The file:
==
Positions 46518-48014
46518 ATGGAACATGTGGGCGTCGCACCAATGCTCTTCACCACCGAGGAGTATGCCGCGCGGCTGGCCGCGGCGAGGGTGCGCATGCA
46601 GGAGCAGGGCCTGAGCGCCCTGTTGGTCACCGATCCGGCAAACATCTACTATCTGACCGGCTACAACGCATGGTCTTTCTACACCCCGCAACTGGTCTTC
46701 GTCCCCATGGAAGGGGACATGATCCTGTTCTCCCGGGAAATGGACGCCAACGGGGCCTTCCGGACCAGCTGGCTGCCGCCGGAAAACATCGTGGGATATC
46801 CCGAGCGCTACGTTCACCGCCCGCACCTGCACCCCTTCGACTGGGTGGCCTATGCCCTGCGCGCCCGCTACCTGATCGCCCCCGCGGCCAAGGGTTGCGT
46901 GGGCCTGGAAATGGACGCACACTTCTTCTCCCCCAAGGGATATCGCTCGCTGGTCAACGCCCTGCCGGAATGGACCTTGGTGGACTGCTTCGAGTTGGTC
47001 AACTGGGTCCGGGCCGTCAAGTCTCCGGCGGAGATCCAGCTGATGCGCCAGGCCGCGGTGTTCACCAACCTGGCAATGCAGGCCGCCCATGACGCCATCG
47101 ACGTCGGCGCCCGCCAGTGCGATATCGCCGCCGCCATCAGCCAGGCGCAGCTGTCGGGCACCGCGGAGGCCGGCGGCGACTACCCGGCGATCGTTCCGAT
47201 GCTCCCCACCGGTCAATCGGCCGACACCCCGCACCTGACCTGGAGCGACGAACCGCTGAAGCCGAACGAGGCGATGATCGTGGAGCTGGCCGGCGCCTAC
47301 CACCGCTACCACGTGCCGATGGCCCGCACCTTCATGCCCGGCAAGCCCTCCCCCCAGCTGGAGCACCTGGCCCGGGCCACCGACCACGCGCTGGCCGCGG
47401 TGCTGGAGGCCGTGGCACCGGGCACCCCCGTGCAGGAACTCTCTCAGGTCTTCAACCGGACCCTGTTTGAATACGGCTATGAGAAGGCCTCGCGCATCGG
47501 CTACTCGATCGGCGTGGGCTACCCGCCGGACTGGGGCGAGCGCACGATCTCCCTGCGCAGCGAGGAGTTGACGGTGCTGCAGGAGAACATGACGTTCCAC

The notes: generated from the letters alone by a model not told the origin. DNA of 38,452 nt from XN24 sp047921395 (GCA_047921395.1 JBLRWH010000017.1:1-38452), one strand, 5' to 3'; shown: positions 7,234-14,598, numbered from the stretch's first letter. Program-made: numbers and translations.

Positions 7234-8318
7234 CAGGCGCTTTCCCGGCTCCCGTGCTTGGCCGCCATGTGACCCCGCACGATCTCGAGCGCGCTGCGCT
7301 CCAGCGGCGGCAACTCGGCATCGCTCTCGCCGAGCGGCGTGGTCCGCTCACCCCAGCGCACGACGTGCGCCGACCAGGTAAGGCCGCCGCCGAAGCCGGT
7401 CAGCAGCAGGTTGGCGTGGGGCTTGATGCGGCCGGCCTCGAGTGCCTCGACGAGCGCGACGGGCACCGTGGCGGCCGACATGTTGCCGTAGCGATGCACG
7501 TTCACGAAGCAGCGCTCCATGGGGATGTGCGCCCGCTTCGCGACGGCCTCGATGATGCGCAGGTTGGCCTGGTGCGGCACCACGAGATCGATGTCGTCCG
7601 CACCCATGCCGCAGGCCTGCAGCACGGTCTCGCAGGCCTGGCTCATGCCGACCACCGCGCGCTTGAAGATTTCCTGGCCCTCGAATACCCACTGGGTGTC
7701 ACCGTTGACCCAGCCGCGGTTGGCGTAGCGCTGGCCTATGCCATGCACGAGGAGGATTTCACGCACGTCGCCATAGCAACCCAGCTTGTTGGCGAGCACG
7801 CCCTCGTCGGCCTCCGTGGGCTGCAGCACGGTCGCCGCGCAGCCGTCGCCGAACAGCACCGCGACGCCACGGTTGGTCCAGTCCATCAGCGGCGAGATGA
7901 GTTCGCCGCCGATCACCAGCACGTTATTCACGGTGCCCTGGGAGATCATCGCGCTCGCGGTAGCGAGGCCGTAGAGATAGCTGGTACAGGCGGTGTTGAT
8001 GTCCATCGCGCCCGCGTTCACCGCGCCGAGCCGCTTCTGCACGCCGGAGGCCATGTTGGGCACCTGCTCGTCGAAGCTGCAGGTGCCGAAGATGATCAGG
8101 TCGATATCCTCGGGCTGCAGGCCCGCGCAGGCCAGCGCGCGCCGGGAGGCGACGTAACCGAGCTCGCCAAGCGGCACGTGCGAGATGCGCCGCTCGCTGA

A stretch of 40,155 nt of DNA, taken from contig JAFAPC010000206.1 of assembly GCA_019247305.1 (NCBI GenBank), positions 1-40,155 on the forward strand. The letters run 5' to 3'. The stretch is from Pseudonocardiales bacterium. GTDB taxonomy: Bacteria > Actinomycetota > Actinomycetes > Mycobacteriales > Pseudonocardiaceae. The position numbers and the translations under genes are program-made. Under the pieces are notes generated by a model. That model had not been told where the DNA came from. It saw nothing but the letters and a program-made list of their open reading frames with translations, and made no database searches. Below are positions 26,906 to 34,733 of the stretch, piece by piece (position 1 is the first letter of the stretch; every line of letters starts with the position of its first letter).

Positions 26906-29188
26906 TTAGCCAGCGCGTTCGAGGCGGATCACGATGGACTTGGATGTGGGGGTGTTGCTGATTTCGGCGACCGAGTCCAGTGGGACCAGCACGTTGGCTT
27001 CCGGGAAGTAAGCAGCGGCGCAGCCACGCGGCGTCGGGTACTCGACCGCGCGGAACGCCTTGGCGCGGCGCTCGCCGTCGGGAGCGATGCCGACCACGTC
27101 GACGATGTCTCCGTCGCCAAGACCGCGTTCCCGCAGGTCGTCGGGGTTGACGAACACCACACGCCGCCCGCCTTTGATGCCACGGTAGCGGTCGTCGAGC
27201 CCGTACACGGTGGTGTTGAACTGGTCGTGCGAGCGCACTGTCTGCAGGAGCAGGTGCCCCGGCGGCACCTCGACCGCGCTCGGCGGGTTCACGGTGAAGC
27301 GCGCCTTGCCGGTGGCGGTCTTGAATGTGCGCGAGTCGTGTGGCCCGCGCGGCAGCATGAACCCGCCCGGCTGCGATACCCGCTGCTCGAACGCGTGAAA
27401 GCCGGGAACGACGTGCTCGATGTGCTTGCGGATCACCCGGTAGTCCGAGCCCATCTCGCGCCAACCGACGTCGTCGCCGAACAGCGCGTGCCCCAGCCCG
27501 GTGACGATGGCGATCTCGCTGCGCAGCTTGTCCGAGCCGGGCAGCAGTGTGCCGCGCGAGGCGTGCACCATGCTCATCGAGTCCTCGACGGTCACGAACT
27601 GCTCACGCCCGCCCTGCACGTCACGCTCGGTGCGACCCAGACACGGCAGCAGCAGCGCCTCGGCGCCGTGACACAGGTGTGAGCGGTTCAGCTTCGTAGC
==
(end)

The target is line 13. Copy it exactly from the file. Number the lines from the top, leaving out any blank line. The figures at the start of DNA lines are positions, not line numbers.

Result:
The notes: generated from the letters alone by a model not told the origin. DNA of 38,452 nt from XN24 sp047921395 (GCA_047921395.1 JBLRWH010000017.1:1-38452), one strand, 5' to 3'; shown: positions 7,234-14,598, numbered from the stretch's first letter. Program-made: numbers and translations.